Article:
HSBC, a familiar name in banking on an international scale, has helped clients to collectively avoid hundreds of millions in tax according to a joint investigation by media outlets around the world. The investigators have seen details of accounts representing a large number of the bank’s clients in order to substantiate the allegation.
The data examined by the consortium of media outlets was leaked in 2007 by a whistleblower. It contains details of accounts belonging to 106,000 HSBC clients. Overall, the data covers clients in 203 different countries, including 7,000 in the UK. After its release, it was passed on to more than 50 media outlets including the Guardian and the BBC’s investigative programme Panorama.
The bank will now be the subject of criminal investigations in France, Belgium, the US and Argentina. It currently faces no investigations in the UK, where the bank is based. According to a statement, HSBC will be “co-operating with relevant authorities” while such investigations are ongoing.
In regard to the nature of the accusations, HSBC admits in a statement that some of its clients have been aided in tax avoidance by HSBC’s policies. Specifically, the bank admits that secrecy policies have been taken advantage of by certain clients in order to hold accounts that were not declared for tax purposes. However, the bank insists that since this took place, it has “fundamentally changed.”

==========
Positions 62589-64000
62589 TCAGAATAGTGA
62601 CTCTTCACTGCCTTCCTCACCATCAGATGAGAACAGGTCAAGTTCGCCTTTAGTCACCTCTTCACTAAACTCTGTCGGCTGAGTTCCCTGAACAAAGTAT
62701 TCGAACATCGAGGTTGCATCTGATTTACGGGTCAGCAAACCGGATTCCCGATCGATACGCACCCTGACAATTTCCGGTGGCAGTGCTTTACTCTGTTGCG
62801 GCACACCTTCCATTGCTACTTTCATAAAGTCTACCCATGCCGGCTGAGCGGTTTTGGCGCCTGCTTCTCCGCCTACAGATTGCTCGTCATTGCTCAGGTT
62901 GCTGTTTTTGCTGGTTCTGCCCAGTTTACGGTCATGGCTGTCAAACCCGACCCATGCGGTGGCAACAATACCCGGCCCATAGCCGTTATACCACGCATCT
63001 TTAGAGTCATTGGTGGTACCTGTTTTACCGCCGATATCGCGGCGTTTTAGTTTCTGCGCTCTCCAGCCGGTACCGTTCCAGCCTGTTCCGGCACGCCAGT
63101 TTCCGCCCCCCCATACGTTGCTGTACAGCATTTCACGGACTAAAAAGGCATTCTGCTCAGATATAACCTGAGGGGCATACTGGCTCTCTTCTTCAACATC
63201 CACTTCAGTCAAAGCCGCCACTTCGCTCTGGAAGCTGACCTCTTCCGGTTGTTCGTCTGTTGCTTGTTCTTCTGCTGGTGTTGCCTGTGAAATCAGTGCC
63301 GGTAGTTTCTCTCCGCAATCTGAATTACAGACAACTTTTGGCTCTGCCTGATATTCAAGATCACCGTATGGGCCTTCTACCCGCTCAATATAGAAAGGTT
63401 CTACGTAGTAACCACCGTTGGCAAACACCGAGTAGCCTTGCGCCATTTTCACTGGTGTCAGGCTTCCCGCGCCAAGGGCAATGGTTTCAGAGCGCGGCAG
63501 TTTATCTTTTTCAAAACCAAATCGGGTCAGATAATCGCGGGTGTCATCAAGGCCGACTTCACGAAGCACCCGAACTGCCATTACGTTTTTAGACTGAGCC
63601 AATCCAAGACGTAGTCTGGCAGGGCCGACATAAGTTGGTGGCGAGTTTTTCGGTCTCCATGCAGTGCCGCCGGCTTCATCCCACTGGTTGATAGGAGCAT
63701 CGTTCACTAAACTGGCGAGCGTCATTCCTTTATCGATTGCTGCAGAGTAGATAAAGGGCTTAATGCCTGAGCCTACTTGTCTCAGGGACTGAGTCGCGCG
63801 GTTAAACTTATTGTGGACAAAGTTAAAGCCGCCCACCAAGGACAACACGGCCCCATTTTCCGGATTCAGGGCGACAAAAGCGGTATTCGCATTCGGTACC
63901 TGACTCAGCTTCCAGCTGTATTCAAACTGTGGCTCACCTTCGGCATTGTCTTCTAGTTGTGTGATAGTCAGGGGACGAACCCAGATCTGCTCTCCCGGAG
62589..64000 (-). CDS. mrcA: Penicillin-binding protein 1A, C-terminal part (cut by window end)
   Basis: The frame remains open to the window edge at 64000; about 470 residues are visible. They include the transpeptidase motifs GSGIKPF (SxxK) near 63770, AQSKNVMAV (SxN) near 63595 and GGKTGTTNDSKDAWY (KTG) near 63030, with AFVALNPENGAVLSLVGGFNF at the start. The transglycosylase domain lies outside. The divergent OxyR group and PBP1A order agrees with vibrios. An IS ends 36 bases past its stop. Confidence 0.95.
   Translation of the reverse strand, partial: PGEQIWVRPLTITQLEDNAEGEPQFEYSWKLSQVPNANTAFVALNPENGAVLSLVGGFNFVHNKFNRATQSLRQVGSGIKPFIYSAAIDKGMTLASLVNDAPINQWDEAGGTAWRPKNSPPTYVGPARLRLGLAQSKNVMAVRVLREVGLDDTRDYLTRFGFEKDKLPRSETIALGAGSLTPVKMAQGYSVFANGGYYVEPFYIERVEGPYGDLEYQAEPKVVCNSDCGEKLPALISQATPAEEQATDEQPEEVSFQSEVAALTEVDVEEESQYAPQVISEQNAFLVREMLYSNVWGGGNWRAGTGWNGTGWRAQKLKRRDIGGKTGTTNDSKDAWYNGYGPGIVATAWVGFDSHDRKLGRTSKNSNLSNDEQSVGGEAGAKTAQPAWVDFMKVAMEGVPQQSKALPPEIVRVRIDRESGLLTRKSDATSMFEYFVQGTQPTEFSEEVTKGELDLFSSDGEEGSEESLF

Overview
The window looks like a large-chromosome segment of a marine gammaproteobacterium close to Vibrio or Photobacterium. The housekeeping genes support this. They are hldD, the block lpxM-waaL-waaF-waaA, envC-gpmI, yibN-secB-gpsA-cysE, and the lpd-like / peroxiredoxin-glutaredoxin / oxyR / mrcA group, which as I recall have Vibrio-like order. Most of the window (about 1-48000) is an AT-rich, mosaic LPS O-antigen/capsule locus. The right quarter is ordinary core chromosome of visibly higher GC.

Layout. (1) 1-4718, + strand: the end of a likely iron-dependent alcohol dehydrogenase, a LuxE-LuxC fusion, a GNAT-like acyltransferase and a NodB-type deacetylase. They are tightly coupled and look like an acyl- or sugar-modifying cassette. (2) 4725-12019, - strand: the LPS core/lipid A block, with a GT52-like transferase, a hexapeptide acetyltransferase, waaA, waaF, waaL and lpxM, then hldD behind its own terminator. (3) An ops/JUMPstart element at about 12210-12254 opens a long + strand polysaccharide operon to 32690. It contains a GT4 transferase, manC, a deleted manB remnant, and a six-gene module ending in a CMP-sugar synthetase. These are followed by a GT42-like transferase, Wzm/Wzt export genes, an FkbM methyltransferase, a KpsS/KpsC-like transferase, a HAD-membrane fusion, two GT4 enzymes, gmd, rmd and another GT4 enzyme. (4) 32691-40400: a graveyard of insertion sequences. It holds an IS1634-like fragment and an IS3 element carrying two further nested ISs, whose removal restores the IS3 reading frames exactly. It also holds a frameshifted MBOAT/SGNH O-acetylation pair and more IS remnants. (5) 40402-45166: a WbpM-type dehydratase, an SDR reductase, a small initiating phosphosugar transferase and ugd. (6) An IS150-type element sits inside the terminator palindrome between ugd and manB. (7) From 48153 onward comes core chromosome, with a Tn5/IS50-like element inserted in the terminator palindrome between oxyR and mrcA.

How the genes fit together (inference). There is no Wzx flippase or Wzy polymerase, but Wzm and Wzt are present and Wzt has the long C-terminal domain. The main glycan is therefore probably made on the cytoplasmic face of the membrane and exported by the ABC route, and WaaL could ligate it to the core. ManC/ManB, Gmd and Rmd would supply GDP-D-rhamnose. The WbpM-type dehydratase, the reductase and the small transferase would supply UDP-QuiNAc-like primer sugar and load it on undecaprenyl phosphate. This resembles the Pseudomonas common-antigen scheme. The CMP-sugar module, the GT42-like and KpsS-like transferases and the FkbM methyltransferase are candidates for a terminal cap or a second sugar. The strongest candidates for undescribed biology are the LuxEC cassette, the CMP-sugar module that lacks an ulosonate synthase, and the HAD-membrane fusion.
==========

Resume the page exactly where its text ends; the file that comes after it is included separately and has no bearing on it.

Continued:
However, HSBC is accused of more than just passively implementing secrecy policies that aided tax avoiders. After the 2005 introduction of the European Savings Directive, designed to allow Swiss banks to take money directly from undeclared accounts on the taxman’s behalf, HSBC wrote to customers offering ways around the new measures. This is just one of a number of ways in which the bank is accused of taking a more active role in assisting with tax avoidance.
Neither the holding of offshore accounts nor the avoidance of tax is necessarily illegal. However, deliberately hiding money in order to avoid paying tax that is rightfully due is an illegal practice, and offshore accounts are frequently used as a means to achieve this.
In 2013, the authorities in France concluded an examination of the data released by the whistleblower. They decided that almost all (around 99.8%) of French citizens featured in the data were probably involved in tax evasion. Meanwhile in India, finance minister Arun Jaitley has said that investigations will be launched into all Indian citizens featured on the list. Jaitley did, however, warn that the list may also contain legitimate accounts.
As well as to the various media outlets and journalistic bodies that have been analysing and investigating the list, the leaked data has also been in the hands of HMRC since 2010. However, though the data seems to identify over 1,100 who have evaded tax that they legally owe. However, only one prosecution has so far been made.